Where are they now – Peter Mackey (SPC 1966-70)

November 30, 2021

We recently reconnected with Old Collegian Peter Mackey (SPC 1966-1970), who has kindly permitted the College to share his story, which was published in a reunion book produced by the Class of 1970 earlier this year. The cohort was due to celebrate their 50-Year Reunion at the College this year, however their celebrations have now been rescheduled to early 2022.

Peter spent his working life as a family lawyer, and many of Peter’s classmates will still remember the unfortunate incident at his Year 12 Dinner when Peter was about to deliver his leavetaking speech.

Peter Mackey, as pictured in the 1970 College Annual.

Nickname: Mac

Years at SPC: Five – 1966 until 1970.

Status at SPC: Boarder.

Email: pmackey52@bigpond.com

Family: I married Bronwyn in 1979. We have one son Luke, a beautiful daughter-in-law Lauren and a very active grand-daughter Isla.

Luke and his family are based in Orlando Florida, where he is employed by Golf Australia, as a strength and conditioning coach, and performance manager (and part-time caddy) for Australian golfers (elite amateur and professional) who are based in the USA and Europe.

Current occupation: Retired/Gardener.

Post secondary education: Arts/Law degrees – Monash University.

Career: Family lawyer.


In 1976 I was an article clerk to my brother John in his law firm and admitted to practice the following year. I was made a partner in Ryan Mackey & McClelland Solicitors in 1979.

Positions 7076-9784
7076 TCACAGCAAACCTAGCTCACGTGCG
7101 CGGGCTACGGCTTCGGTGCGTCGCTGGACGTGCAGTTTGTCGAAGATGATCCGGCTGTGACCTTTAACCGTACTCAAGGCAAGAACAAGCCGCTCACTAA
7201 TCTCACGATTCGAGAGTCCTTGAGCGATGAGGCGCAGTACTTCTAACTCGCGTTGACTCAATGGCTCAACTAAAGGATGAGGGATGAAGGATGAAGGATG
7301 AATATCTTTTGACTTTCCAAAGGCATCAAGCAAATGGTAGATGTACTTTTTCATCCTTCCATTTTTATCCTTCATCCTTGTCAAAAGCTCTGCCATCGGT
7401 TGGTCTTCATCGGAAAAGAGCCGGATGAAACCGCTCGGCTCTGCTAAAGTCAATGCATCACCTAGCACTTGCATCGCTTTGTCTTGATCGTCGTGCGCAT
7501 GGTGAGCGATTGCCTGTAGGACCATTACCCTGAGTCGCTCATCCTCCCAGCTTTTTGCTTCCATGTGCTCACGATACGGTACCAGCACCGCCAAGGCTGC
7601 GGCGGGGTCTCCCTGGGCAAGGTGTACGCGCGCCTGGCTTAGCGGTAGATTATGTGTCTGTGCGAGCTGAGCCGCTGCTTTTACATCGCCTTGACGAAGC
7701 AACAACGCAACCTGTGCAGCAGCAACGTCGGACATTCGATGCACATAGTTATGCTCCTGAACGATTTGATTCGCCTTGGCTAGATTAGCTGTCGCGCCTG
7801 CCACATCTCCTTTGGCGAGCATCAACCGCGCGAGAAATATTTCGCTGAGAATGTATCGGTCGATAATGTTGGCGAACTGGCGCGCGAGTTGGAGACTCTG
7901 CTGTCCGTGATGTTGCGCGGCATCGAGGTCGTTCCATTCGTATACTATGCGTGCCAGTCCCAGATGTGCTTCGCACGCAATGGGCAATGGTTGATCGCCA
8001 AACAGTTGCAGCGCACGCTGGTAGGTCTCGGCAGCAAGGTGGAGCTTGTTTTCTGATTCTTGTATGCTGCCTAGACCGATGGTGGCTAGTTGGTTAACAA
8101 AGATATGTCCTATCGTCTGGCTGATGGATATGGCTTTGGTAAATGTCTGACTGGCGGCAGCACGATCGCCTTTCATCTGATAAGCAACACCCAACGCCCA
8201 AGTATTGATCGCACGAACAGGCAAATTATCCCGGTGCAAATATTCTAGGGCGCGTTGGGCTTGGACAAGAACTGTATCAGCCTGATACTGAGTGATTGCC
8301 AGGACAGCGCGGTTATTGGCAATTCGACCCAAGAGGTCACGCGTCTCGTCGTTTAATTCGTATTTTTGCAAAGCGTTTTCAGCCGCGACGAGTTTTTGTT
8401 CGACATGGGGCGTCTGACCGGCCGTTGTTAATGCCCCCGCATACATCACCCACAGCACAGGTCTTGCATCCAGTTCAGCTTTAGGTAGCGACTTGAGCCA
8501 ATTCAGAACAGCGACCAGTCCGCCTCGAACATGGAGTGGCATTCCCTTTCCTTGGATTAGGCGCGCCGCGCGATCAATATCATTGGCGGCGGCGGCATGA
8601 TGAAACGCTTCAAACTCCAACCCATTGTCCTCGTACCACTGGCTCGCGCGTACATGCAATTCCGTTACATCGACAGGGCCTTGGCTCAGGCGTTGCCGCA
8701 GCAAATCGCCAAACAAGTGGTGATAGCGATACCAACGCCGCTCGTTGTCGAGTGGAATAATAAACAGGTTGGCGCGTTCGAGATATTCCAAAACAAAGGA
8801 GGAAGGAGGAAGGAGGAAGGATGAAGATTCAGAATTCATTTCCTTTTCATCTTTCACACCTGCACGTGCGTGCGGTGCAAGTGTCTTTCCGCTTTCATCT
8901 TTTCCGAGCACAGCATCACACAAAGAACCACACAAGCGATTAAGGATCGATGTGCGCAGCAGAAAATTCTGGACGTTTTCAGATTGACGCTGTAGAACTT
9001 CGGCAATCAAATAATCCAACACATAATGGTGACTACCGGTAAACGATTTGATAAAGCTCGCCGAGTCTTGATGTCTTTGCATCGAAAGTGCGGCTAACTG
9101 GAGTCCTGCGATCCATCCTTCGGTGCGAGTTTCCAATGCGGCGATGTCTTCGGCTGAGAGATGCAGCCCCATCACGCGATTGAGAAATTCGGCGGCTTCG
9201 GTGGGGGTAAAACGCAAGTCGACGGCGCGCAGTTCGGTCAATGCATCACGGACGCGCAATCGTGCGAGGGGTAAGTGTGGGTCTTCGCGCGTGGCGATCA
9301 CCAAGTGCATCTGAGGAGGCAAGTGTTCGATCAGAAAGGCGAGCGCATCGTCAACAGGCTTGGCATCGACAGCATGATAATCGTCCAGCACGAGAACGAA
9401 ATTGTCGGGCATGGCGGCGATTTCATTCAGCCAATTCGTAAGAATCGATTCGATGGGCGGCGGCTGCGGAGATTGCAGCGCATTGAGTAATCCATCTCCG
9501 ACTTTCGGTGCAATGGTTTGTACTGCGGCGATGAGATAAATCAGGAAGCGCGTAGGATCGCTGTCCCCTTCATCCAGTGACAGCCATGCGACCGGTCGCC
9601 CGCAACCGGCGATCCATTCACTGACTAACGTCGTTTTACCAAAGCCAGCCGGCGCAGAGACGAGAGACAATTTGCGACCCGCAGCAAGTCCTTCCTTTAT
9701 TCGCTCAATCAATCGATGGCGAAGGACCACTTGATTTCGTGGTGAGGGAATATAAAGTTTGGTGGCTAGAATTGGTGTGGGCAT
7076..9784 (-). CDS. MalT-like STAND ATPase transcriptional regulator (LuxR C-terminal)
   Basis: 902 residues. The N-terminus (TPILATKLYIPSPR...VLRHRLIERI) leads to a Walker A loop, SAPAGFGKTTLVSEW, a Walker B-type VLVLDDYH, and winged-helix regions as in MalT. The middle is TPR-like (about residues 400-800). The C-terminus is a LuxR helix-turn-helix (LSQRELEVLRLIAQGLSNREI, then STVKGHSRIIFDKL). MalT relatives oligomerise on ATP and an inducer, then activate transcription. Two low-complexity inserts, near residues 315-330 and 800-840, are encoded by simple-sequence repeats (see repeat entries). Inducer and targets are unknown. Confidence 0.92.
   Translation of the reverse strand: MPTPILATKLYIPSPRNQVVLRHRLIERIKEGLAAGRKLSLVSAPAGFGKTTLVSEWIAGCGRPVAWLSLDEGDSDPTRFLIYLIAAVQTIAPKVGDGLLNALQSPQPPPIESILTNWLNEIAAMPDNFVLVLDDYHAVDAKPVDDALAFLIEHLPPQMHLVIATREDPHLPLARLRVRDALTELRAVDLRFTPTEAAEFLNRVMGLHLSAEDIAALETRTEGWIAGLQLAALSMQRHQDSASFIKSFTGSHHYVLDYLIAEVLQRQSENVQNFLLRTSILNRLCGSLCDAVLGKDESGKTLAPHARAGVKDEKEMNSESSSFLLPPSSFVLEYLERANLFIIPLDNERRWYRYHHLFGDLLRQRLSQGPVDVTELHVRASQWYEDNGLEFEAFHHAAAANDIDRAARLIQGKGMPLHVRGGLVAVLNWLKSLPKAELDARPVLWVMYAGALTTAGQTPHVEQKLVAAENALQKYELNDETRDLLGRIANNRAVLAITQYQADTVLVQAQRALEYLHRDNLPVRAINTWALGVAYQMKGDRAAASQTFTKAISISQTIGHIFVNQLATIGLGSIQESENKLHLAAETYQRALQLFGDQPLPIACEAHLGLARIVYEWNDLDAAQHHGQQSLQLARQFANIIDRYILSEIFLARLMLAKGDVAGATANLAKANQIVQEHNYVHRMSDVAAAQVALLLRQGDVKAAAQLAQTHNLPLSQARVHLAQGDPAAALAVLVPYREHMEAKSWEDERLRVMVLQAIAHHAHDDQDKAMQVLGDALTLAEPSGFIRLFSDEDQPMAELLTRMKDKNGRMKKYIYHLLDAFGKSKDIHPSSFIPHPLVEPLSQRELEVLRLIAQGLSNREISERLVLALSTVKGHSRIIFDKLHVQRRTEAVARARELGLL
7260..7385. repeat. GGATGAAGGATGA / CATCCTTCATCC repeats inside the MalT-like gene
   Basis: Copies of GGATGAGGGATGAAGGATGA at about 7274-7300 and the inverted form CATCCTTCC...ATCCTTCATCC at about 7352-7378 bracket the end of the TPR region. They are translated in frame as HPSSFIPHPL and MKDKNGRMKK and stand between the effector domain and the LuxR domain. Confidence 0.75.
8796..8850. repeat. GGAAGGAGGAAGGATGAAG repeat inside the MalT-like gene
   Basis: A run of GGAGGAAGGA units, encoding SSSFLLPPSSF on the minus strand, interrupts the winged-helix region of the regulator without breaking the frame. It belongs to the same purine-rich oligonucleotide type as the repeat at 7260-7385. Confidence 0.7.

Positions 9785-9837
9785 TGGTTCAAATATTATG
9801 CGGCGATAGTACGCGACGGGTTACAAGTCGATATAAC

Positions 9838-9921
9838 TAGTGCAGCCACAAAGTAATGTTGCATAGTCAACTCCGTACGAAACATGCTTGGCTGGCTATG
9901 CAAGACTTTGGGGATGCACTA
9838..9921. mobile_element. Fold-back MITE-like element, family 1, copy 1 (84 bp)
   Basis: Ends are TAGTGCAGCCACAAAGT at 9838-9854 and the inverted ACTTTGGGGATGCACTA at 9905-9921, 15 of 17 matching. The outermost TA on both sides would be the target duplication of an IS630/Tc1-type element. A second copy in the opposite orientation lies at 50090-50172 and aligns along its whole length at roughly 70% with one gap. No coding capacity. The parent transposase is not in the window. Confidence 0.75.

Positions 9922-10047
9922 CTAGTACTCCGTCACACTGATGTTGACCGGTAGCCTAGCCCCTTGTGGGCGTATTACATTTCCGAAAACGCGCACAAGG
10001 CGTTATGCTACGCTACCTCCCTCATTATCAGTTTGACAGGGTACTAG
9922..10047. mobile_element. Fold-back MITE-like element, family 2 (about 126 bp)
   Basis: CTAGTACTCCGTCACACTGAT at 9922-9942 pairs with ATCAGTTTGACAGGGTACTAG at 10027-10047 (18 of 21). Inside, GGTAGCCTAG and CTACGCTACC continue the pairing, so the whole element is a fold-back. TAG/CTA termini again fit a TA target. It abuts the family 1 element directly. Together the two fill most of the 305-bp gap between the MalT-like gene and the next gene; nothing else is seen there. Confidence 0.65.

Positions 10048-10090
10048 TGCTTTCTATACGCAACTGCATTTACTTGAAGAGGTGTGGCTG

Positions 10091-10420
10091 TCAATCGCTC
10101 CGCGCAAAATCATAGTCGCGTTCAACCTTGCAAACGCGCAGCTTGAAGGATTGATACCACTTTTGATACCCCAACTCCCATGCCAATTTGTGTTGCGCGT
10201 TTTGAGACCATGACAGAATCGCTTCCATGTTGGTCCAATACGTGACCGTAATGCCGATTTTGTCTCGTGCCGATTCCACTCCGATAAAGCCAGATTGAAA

I became an accredited Family Law specialist & Independent Child Representative; and loved my work, despite high stress levels at times. I got to meet people from all walks of life, at one of the worst times of their life.

For many years I served on legal referral services in Heidelberg & Greensborough and enjoyed being a member of the Family Mediation Lawyer panel at Relationships Australia, and the Child Support Agency Advisory panel.

I relished the collegiality of fellow family lawyers, family counsellors and child psychologists, and spent over 25 years on the Family Law Section Executive of the Law Institute of Victoria.

My election to the Law Institute Council for nine years was one of the highlights of my career.

I was privileged to represent suburban lawyers in London, for renewal of professional indemnity insurance with Lloyds Underwriters, & the subsequent establishment of a self-insurance scheme.

Other highlights include presenting papers at law conferences in Australia and overseas.

My legal career came to a dramatic finale in mid 2008 when I was diagnosed with stage 3 throat cancer. The side effects of radiation treatment (and strong medical advice from my ENT surgeon) prevented me from jumping back into the maelstrom of family law.

Subsequently, I mentored young lawyers, and did some voluntary work and short-term living and learning courses.

Gardening and landscaping at home and for family & friends has always been a real passion. This hobby was a stress circuit breaker throughout my working life, and cancer journey.

I feel singularly fortunate because I had a fulfilling and rewarding career (although cut short) and a real sense I dodged a bullet with my health.

Peter and Bronny with their family, Luke, Isla and Lauren.

Personal History: Bronwyn and I have travelled extensively in Australia and overseas, with an emphasis on walking trips. Our highlights include Picos de Europa mountain range in northern Spain; Machu Picchu trail in Peru; Annapurna circuit Nepal; Patagonia on the border between Argentina & Chile; Milford Track New Zealand and Cradle Mountain Overland Track Tasmania.